Indian walk crosses Nevada, nation

By Matt Farley, Reno-Gazette Journal, FEBRUARY 18, 2008

In the 30 years since the first Longest Walk march flooded Capitol Hill with activists fighting for American Indian rights, thousands of places sacred to American Indians continue to be desecrated and developed, an official of the International Indian Treaty Council said Monday.

Jimbo Simmons and other supporters of American Indian sovereignty launched the Longest Walk 2, a re-creation of the 1978 walk, that stopped Monday at an informal pow wow at the Carson Colony gymnasium.

“It’s more successful (than the original) in terms of outreach to the public,” Simmons said. “We’re reaching out to as many people as possible.

“If we get 2 million people walking into Washington, D.C., on the same day, that will draw some attention. And at this point, I believe that’s possible.”

About 40 people have committed to walk 3,600 miles from San Francisco to the Capitol to draw attention to the damage being done to sacred places and Earth, Simmons said.

A larger party walking through the South is expected to join the group in Washington to stage a re-creation of the original event, organized to protest a slate of legislative bills supporters believed would undercut American Indian sovereignty. That effort, which drew the support of celebrities such as Marlon Brando and Muhammad Ali, was eventually successful, Simmons said.

Since marchers left the Bay Area on Feb. 11, spending nights at public facilities and Indian reservations, their numbers have grown and diversified, he said.

Brandt Larsen, a California native who drove to Carson City to join the march, said he planned to remain with the group until it reaches Washington on July 11.

“My grandmother was Sioux, but I was never looked at as (American Indian),” he said. “I never asked to be looked at that way, but this is something I really feel like I should do. The whole country is sacred, but nobody treats it that way.”

Simmons said he often has trouble articulating American Indians’ concerns about the environment to people from other belief systems.

“We don’t have to go to a building or a church to pray,” he said. “We can pray anywhere. All land is sacred. Sometimes that’s hard to understand.”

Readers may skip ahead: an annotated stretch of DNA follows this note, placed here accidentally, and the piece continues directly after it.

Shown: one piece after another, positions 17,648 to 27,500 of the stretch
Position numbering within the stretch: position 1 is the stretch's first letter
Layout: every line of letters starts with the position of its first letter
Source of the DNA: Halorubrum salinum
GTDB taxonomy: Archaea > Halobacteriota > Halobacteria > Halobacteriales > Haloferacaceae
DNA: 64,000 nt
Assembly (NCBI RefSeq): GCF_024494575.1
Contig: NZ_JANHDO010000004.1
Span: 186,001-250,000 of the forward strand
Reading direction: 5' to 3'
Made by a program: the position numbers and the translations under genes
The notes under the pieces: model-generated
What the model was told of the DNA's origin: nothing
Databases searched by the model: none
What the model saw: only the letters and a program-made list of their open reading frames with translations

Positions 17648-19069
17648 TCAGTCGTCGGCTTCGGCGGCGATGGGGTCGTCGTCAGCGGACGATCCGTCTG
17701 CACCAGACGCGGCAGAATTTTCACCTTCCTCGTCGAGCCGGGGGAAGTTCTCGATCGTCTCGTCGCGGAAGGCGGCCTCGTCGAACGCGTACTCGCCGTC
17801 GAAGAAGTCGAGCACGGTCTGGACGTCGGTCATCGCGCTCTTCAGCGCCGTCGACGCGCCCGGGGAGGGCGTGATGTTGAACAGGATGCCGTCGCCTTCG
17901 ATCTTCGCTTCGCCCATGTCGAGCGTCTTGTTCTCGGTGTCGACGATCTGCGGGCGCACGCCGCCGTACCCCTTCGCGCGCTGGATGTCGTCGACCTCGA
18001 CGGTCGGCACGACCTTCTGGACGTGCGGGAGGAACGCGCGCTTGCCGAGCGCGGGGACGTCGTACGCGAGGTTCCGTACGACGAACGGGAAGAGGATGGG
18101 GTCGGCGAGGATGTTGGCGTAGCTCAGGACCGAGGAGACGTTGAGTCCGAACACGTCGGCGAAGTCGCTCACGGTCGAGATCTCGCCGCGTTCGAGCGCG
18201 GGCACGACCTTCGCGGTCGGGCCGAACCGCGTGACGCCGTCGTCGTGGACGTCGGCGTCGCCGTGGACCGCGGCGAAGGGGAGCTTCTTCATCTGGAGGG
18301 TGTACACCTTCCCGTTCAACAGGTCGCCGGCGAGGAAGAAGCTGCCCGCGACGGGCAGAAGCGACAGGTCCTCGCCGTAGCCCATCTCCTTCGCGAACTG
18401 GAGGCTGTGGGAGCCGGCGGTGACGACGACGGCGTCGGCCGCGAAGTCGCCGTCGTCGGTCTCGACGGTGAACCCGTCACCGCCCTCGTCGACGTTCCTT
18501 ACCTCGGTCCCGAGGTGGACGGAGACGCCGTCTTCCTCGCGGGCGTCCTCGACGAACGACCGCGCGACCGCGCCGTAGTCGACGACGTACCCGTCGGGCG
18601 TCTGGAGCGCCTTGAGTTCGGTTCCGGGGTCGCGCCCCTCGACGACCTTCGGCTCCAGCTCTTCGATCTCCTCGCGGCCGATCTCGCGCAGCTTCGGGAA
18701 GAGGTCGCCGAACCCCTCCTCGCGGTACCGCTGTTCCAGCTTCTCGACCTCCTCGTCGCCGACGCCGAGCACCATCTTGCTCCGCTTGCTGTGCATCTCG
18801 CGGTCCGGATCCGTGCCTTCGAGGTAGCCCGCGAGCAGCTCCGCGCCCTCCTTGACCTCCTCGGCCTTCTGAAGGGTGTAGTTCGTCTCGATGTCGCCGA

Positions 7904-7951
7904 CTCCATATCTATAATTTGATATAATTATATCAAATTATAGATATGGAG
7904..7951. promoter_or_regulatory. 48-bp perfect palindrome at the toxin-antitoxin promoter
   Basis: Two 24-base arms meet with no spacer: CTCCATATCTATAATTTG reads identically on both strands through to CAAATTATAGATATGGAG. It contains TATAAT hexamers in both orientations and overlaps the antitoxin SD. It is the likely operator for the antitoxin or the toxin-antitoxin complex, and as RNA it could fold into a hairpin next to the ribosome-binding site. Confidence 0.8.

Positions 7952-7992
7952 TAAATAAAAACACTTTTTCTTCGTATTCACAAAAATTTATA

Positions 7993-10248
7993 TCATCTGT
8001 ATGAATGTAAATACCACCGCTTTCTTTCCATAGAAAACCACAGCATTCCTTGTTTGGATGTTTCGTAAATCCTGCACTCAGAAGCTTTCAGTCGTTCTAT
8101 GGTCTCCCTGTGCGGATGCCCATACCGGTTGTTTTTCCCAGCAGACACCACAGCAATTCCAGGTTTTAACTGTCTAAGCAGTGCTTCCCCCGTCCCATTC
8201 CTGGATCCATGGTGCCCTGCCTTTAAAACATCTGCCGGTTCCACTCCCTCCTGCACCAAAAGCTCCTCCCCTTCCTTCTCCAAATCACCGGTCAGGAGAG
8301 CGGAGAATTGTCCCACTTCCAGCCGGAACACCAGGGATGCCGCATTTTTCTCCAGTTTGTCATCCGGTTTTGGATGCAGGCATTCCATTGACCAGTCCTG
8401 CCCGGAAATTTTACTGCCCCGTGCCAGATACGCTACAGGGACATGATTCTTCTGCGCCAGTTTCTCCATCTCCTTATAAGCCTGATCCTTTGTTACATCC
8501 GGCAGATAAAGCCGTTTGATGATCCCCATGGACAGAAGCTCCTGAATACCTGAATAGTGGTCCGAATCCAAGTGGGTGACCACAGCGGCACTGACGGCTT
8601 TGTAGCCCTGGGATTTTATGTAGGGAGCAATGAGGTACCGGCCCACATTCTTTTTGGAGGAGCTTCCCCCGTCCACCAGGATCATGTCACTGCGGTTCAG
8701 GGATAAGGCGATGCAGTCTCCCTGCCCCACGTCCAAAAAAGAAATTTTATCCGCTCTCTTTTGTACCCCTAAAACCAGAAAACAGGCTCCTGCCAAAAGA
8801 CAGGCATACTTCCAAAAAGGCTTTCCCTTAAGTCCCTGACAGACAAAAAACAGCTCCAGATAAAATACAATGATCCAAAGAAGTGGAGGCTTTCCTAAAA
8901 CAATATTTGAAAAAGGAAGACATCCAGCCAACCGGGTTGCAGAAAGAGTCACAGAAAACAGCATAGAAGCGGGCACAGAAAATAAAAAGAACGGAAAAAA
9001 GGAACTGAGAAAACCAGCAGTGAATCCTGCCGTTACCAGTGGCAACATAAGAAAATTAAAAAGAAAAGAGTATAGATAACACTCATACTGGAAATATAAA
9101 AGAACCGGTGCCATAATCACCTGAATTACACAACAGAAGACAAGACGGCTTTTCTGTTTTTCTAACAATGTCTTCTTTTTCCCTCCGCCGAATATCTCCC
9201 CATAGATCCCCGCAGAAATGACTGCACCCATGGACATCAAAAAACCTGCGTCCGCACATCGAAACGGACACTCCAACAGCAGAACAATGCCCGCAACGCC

The group’s worship service near Cave Rock at Lake Tahoe was interrupted by a group of boaters who insisted they move away from the water’s edge, Simmons said.

“They were saying, ‘We deserve to be here because we paid’,” he said. “But, you know, we were there first. We feel like the human family has one commonality, and that’s Mother Earth. We were trying to protect that (during the first march) and we still continue to.”

The walk took on a festive air when Oakland residents Calvin Magpie, 25, and Estela Sophia Cuevas, 24, announced they would be married Monday night in a ceremony ending with them being wrapped together in buckskins and a single blanket, Magpie said.

“We were planning to do it in July, but we’re going to be walking during the whole time we (should be) planning,” he said. “This way, it will be something we can always remember and tell our children.”

He laughed and shrugged.

“Plus, you know, it’s kind of a spiritual thing. Like, the two of us walking on this Earth together.”

Read about the journey on the blog at

The Longest Walk 2 is scheduled to trace the following route through Nevada on its way across the country. Most of the walk will follow U.S. 50.

Tuesday: Carson City to Silver Springs

Wednesday: Silver Springs to Fallon

Thursday and Friday: Rest days
Saturday through Monday: Fallon to Austin

Feb. 26 and 27: Visit to Mt. Tenabo

Feb. 28: Austin to Eureka

Feb. 29: Eureka to Ely




Reprinted as an historical reference document under the Fair Use doctrine of international copyright law.